Discussion is continuing about a plan that would have MaineHealth hospitals and medical organizations governed by one statewide board of trustees, including Southern Maine Healthcare in Biddeford and Sanford. ED PIERCE/Journal Tribune

Discussion is continuing about a plan that would have MaineHealth hospitals and medical organizations governed by one statewide board of trustees, including Southern Maine Healthcare in Biddeford and Sanford. ED PIERCE/Journal Tribune

BIDDEFORD — Additional public forums are continuing to give Maine and New Hampshire residents the chance to voice their opinion about a plan that would have MaineHealth hospitals and medical organizations governed by one statewide board of trustees, including Southern Maine Health Care in Biddeford and Sanford.

If adopted, the unification initiative would create a single system-wide MaineHealth Board of Trustees for 12 different health care organizations while leaving in place a system of local boards that would oversee local hospital services and other care delivered to local communities.

Proponents say increasing financial pressures as a result of uncertainty in health care delivery is at the heart of the measure, but critics of the proposal say it will lead to loss of local control for community health care.

On its website, MaineHealth says although financial pressures are system-wide, local health care systems are also being severely impacted by other forces.

MaineHealth says fewer procedures are taking place at its community hospitals. It says that in 2015, some 20 Maine hospitals – including four MaineHealth members – performed fewer than two inpatient surgeries per day.

The company attributes that issue to many relatively simple procedures now being done in outpatient clinics and more complex procedures that are being done at larger specialized medical centers able to afford expensive new technologies employed by highly specialized providers.

It says that surgeries and other complex procedures have provided much of the revenue that community hospitals need to stay open, but now that money is going away.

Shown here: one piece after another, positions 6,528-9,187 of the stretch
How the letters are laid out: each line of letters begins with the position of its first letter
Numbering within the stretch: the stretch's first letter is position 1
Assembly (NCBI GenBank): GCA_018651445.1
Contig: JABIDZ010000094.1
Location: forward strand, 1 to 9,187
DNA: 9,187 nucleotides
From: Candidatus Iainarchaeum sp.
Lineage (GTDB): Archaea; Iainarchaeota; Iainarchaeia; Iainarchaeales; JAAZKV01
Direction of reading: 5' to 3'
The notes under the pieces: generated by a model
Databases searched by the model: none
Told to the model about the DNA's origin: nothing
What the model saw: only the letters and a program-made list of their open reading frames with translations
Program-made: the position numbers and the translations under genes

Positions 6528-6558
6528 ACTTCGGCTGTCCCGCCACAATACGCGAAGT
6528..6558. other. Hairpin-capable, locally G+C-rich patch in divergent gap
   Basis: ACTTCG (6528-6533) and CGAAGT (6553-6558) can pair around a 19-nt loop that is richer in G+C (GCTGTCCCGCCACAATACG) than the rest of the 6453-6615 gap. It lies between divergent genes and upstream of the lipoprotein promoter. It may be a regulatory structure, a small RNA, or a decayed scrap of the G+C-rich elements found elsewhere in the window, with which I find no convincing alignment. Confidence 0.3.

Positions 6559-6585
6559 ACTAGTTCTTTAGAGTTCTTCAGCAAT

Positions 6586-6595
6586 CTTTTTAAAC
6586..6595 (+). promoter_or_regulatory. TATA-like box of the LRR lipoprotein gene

But, it says that large tertiary care hospitals like Maine Medical Center in Portland are seeing growth and cites statistics from 2015, when more than 70 percent of all inpatient surgeries in Maine were taking place at just five hospitals.

This has left local community hospitals unable to pass more costs on to private insurers and others either now losing money, or expected to suffer financial losses in the near future.

Smaller MaineHealth hospitals with 25 or fewer beds designated as “Critical Access” by the federal government and eligible to get more generous government payments, are seeing their finances erode.

The company says that in the last year, four of its seven local healthcare networks lost money and a fifth of those fell well short of budget.  

The unification proposal would establish one governing entity with a single budget aimed at making sure each community gets the services it needs and attempts to do it in a way that preserves a measure of local control and input into the care provided locally, MaineHealth says.

The next community forum will be conducted in Rockland on Sept. 18, with the final forum of the year to be held in North Conway, New Hampshire, in October..

Community forums in Biddeford and Sanford were held in July with a panel consisting of SMHC President and CEO Edward McGeachey; SMHC Senior Vice President and Chief Medical Officer Michael Albaum; SMHC Board Chairman Ted Hissong and MaineHealth President William Caron.

In a press release issued by SMHC, the hospital outlined the core reasons for unification.

“The proposal under discussion would create a single, system-wide board of trustees for MaineHealth,” SMHC officials said in the press release.”“It would also leave in place local boards that would retain significant responsibility for the hospital services and other care delivered locally.”

MaineHealth currently administers numerous health care organizations and hospitals in the state including Southern Maine Health Care in Biddeford and Sanford; Maine Medical Center in Portland; Franklin Memorial Hospital in Farmington; Miles Campus and Hospital in Damariscotta; Stephens Memorial Hospital in Norway, and St. Andrews Hospital in Boothbay Harbor, among others.

The proposal creates a statewide board of 25 members who would serve for five-years and then the system would be re-evaluated.

Southern Maine Health Care has been a part of MaineHealth since 2009.

A decision about unification is expected to be made by member health care organizations and hospitals early in 2018.

— Executive Editor Ed Pierce can be reached at 282-1535 ext. 326 or by email at [email protected]


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